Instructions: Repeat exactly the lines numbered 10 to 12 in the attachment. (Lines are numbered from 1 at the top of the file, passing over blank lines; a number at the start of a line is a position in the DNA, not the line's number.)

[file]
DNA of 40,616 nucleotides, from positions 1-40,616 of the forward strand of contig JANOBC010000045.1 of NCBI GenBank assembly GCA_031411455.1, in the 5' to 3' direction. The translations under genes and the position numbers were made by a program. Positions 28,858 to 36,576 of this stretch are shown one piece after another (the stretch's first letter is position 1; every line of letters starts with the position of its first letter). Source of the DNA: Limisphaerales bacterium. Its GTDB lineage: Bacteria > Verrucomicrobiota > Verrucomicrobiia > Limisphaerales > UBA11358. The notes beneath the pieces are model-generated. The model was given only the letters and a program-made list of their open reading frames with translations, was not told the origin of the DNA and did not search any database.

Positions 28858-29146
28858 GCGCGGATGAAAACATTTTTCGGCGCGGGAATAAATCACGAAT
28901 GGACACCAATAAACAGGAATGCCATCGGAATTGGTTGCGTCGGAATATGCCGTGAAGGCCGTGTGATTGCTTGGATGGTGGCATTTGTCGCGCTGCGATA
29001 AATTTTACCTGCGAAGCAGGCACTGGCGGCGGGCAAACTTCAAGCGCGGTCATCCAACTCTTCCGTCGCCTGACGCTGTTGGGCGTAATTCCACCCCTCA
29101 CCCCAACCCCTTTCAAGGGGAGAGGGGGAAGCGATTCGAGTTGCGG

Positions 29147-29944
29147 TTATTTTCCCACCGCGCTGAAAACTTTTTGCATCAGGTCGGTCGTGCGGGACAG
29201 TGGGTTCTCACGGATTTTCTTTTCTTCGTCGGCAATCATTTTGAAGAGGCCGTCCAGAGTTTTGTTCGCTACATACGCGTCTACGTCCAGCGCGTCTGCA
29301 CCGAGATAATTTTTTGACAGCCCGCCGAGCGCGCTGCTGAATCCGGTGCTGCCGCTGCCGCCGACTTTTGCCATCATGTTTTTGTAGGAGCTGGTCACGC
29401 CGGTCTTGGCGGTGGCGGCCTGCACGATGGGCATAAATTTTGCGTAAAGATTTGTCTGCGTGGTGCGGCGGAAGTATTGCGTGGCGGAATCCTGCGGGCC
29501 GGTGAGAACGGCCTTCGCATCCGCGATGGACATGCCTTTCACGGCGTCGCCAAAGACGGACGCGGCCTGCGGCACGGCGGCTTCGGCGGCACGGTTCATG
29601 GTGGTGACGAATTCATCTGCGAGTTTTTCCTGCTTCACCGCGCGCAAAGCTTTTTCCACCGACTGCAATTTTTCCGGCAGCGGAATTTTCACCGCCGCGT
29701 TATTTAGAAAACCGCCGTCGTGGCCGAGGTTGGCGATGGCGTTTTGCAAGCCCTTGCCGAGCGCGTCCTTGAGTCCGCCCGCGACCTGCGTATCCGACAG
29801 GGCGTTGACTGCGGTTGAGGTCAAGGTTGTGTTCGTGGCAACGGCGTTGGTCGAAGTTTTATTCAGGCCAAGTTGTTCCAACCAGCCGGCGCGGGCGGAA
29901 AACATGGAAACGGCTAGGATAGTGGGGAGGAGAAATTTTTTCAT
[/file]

29301 CCGAGATAATTTTTTGACAGCCCGCCGAGCGCGCTGCTGAATCCGGTGCTGCCGCTGCCGCCGACTTTTGCCATCATGTTTTTGTAGGAGCTGGTCACGC
29401 CGGTCTTGGCGGTGGCGGCCTGCACGATGGGCATAAATTTTGCGTAAAGATTTGTCTGCGTGGTGCGGCGGAAGTATTGCGTGGCGGAATCCTGCGGGCC
29501 GGTGAGAACGGCCTTCGCATCCGCGATGGACATGCCTTTCACGGCGTCGCCAAAGACGGACGCGGCCTGCGGCACGGCGGCTTCGGCGGCACGGTTCATG